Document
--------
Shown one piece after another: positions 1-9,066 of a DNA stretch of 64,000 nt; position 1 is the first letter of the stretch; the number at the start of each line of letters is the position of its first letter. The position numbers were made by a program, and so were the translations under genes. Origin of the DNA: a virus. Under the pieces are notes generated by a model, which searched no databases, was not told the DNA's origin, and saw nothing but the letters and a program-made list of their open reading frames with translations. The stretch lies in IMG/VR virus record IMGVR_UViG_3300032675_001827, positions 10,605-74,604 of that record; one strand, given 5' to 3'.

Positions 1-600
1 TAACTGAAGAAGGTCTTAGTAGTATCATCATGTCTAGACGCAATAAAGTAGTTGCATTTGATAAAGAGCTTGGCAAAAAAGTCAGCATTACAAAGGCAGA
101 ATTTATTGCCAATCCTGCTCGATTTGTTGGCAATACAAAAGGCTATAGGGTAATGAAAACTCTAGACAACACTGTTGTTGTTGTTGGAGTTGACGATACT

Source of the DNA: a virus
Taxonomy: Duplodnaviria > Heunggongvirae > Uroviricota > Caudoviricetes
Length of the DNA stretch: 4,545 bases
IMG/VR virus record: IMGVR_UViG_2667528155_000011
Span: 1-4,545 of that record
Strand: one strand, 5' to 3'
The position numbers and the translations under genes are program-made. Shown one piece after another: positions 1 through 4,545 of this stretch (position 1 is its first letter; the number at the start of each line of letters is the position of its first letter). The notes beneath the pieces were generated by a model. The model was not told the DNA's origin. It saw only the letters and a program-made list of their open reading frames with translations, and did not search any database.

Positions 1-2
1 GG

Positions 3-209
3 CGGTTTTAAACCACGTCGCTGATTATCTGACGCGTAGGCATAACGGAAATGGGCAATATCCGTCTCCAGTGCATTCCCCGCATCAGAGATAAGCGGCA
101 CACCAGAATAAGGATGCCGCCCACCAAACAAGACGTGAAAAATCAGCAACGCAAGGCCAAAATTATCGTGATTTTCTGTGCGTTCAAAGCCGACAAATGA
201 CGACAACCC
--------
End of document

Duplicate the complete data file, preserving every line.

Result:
Shown one piece after another: positions 1-9,066 of a DNA stretch of 64,000 nt; position 1 is the first letter of the stretch; the number at the start of each line of letters is the position of its first letter. The position numbers were made by a program, and so were the translations under genes. Origin of the DNA: a virus. Under the pieces are notes generated by a model, which searched no databases, was not told the DNA's origin, and saw nothing but the letters and a program-made list of their open reading frames with translations. The stretch lies in IMG/VR virus record IMGVR_UViG_3300032675_001827, positions 10,605-74,604 of that record; one strand, given 5' to 3'.

Positions 1-600
1 TAACTGAAGAAGGTCTTAGTAGTATCATCATGTCTAGACGCAATAAAGTAGTTGCATTTGATAAAGAGCTTGGCAAAAAAGTCAGCATTACAAAGGCAGA
101 ATTTATTGCCAATCCTGCTCGATTTGTTGGCAATACAAAAGGCTATAGGGTAATGAAAACTCTAGACAACACTGTTGTTGTTGTTGGAGTTGACGATACT

Source of the DNA: a virus
Taxonomy: Duplodnaviria > Heunggongvirae > Uroviricota > Caudoviricetes
Length of the DNA stretch: 4,545 bases
IMG/VR virus record: IMGVR_UViG_2667528155_000011
Span: 1-4,545 of that record
Strand: one strand, 5' to 3'
The position numbers and the translations under genes are program-made. Shown one piece after another: positions 1 through 4,545 of this stretch (position 1 is its first letter; the number at the start of each line of letters is the position of its first letter). The notes beneath the pieces were generated by a model. The model was not told the DNA's origin. It saw only the letters and a program-made list of their open reading frames with translations, and did not search any database.

Positions 1-2
1 GG

Positions 3-209
3 CGGTTTTAAACCACGTCGCTGATTATCTGACGCGTAGGCATAACGGAAATGGGCAATATCCGTCTCCAGTGCATTCCCCGCATCAGAGATAAGCGGCA
101 CACCAGAATAAGGATGCCGCCCACCAAACAAGACGTGAAAAATCAGCAACGCAAGGCCAAAATTATCGTGATTTTCTGTGCGTTCAAAGCCGACAAATGA
201 CGACAACCC